By Joe D’Amodio | firstname.lastname@example.org
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With the 45th edition of the Staten Island Singles Classic right around the corner, former champion Bobby Garzone couldn’t help but reflect on the prestigious event, which was created by Donnie Walters, one of the names synonymous with Island bowling.
“Back in 1978 (the inaugural tourney), there weren’t many, if any, singles tourneys, at least none that proved to stand the test of time,” said Garzone, a former Islander, who now resides in Florida. “I was just finishing my years with the US Navy. I was fishing around for a new career which had me doing many different time shifts.
“Donnie was my neighbor for decades but I got to know him much better seeing him when we worked the same hours. He encouraged me to ‘step up my game’, and competing in the Staten Island Singles Classic was the best way to do that.”
Garzone failed to qualify for the inaugural tournament’s finals held at the now-defunct Knotty Pines Lanes, but the next year, he qualified 15th and won in a tough championship match against Frank Parello.
“It was a Saturday afternoon that turned into Saturday night and I was so proud to hold a pretty large darn trophy,” remembered Garzone. “I stopped into Knotty Pines the next morning because Donnie ran his Sunday morning men’s league there, and when I walked in, it was kind of quiet but owner Eddie Nocerino walked over to the P.A. system and made the announcement and then there was some cheering and a few well-heard boos.
“Parello was always a crowd favorite. From there, I realized, and maybe others did as well, the prestige that came with winning one of the two major Staten Island tourneys was what Island bowlers wanted to experience themselves.”
The righty-throwing Garzone thinks it’s the credibility, honor and the pride that has been luring bowlers to the SISC.
Garzone’s shining moment in the tourney was his lone title in 1979. But he reached the Top 16 and then the Top 24 finals of the tourney in five different decades. For a time, Garzone was the tourney’s all-time leading money winner.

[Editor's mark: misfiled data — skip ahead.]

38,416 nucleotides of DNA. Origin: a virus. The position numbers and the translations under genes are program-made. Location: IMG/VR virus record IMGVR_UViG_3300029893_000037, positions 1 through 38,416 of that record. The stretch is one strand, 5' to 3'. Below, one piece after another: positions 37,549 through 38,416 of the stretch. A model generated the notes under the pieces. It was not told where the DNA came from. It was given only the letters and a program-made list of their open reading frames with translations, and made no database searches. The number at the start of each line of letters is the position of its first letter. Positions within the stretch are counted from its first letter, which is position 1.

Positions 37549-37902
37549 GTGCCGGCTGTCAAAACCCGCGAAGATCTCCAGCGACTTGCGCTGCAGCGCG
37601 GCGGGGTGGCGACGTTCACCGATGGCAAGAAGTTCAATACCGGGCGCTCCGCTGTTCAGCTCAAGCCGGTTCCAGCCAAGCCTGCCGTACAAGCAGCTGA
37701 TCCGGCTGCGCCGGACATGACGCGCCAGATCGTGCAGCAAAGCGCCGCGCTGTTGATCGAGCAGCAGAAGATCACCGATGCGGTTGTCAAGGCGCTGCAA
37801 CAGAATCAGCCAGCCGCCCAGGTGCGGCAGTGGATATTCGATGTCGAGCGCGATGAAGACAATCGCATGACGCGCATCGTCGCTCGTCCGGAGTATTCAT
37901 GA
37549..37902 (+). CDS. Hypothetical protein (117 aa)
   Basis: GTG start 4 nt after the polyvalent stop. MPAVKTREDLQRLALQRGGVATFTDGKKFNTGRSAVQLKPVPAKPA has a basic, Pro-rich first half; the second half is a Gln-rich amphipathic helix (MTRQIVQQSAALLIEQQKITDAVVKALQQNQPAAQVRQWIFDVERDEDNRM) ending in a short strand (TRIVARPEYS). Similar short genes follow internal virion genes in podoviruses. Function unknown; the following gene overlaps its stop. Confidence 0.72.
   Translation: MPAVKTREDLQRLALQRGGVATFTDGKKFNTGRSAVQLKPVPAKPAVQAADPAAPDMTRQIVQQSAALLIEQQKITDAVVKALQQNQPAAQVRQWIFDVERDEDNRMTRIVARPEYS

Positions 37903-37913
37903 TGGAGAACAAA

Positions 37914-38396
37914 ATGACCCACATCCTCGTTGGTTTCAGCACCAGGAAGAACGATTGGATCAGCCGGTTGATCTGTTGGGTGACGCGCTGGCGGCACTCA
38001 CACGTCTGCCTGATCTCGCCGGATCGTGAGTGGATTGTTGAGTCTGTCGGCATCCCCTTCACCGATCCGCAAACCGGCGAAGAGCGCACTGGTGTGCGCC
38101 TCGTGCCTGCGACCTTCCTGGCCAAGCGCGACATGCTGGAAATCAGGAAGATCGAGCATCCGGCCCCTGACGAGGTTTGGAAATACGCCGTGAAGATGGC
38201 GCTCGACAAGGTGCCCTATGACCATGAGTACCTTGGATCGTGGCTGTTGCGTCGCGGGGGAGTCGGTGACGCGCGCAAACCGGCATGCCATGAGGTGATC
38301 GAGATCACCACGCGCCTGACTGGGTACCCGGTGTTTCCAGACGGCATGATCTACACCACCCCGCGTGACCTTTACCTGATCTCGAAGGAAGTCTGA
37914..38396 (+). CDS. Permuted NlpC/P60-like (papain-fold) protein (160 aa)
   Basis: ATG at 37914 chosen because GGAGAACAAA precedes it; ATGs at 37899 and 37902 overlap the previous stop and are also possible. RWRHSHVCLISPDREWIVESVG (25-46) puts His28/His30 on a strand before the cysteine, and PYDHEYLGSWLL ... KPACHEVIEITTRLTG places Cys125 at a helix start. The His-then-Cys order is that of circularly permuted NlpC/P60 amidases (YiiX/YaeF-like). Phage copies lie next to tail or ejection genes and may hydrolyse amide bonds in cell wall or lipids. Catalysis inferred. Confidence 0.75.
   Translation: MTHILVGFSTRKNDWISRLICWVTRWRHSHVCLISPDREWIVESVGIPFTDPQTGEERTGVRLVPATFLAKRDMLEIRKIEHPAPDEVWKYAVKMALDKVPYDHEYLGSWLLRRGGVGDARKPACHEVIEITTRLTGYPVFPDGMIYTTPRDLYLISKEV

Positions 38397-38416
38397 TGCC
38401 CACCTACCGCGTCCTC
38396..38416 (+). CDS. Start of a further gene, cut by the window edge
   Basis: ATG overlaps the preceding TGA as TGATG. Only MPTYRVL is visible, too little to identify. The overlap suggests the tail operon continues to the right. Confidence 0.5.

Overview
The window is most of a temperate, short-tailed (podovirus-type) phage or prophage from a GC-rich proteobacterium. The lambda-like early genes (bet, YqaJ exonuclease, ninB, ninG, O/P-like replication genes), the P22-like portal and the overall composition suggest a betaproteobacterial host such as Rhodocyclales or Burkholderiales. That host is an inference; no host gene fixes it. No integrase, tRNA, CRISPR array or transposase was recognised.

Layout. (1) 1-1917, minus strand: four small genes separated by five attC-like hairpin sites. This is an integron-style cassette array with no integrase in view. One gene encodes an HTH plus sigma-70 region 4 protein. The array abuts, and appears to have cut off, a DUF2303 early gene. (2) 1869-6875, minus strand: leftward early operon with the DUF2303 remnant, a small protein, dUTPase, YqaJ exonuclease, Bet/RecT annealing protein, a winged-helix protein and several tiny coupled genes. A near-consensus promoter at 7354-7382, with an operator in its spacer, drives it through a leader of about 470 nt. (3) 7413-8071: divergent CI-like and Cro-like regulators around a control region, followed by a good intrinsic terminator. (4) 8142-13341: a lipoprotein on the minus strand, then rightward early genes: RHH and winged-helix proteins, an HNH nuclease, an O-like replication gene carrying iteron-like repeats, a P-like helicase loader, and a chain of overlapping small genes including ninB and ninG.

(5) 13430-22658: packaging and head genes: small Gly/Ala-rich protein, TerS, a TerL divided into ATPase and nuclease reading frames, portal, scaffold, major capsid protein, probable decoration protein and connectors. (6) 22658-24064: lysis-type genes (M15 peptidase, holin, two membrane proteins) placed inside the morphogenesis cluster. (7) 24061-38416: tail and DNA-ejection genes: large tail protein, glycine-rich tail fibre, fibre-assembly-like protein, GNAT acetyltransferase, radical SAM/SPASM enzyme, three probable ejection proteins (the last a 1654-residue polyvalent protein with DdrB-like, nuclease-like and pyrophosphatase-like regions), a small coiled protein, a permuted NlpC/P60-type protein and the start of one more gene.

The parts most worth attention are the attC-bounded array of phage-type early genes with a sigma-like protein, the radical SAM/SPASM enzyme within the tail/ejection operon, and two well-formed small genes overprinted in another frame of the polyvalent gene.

Some of his other tourney highlights were winning two rounds before losing to Joe Radicella Jr. two days after breaking his left arm in the 1980s; then in the mid-1990s, he shot an 802 (including a 12-pin handicap), to claim the top seed heading into the finals.
“I was looking at the Top 16 list. The last qualifier, who I thought would be an easy mark, had given the wrong handicap and was eliminated, and the alternate, Carmine Proietti who was really coming on strong moved into the 16th spot,” said Garzone. “He soundly took advantage by tossing a 258 game to beat me.”
Although Walters still attends his tournaments when he’s feeling healthy enough to get out, he gave up his duties as tournament a couple of years back to Mike Ruffe, who has done an admirable job keeping the Island tradition operating smoothly.
Garzone says the tourney’s success, popularity and longevity should be attributed to Walters.
“Donnie is a longtime friend, neighbor, and has done so much for our bowling community,” said Garzone. “It’s hard to imagine where the local sport would be today. He’s an amazingly dedicated, good and decent man.”
As for the bowlers who are competing this year and the years to come, Garzone has some wise words “Please savor the Don Walters’ Staten Island Singles Classic,” he said. “It has such a rich heritage and with this being the 45th anniversary, there’s a lot of history among the local bowlers, some whose legacies lie within.
“The amazing journeys the tourney had to take to remain prevalent — Knotty Pine Lanes, Strike City, Bowling on the Green, Colonial Lanes, Showplace and now Rab’s Country Lanes– nothing lasts forever. So to the young guys, leave your legacy!”
Qualifying in the 45th SISC will begin April 1 at 1 and 3 p.m. at Rab’s. Qualifying continues April 2 and April 8 with squads set for 1, 3 and 5 p.m. on those days.
The Top 24 finals will be contested April 15 at 1 p.m. The finals will be comprised of the eight squad leaders, other top series rollers, plus the top female and top senior (50-and-over).
Entry fee is $65. Pre-paid keglers who compete in the first squad on April 1 at 1 p.m. will receive a second squad for $20.
Handicap is 60% of a 225 average.
Mickey Endress is the defending champion.
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